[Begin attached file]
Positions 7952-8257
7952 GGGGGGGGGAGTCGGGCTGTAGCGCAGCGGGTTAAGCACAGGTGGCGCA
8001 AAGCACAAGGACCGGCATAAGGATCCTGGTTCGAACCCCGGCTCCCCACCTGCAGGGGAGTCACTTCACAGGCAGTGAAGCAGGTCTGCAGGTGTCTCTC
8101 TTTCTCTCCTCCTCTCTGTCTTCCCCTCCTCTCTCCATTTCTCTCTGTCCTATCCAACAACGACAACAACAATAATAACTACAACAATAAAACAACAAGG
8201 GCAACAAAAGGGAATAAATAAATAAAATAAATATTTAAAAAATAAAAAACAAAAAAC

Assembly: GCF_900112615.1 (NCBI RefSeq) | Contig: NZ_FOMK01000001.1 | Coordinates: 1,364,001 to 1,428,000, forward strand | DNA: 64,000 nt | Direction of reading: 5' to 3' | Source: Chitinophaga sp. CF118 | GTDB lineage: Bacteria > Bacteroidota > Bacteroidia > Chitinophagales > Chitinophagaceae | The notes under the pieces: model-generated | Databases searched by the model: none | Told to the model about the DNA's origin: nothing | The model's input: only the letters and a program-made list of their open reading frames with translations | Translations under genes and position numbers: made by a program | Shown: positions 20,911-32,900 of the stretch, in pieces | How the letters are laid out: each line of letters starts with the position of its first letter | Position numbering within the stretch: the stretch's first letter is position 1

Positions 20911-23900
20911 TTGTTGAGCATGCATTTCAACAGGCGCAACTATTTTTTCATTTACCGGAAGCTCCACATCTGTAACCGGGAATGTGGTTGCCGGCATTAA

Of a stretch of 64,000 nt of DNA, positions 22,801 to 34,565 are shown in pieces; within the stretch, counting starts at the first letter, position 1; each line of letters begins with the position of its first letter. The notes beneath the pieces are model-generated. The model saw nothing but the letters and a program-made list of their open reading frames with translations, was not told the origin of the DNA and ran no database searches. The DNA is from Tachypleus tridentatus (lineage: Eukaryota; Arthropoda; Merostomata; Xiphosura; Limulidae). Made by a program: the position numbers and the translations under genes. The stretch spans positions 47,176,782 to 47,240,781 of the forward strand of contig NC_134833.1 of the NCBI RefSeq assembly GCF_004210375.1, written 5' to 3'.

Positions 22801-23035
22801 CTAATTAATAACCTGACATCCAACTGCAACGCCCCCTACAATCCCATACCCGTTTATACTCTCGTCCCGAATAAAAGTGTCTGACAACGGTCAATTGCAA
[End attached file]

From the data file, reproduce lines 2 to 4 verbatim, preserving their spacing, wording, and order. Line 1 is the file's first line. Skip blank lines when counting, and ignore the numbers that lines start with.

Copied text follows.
7952 GGGGGGGGGAGTCGGGCTGTAGCGCAGCGGGTTAAGCACAGGTGGCGCA
8001 AAGCACAAGGACCGGCATAAGGATCCTGGTTCGAACCCCGGCTCCCCACCTGCAGGGGAGTCACTTCACAGGCAGTGAAGCAGGTCTGCAGGTGTCTCTC
8101 TTTCTCTCCTCCTCTCTGTCTTCCCCTCCTCTCTCCATTTCTCTCTGTCCTATCCAACAACGACAACAACAATAATAACTACAACAATAAAACAACAAGG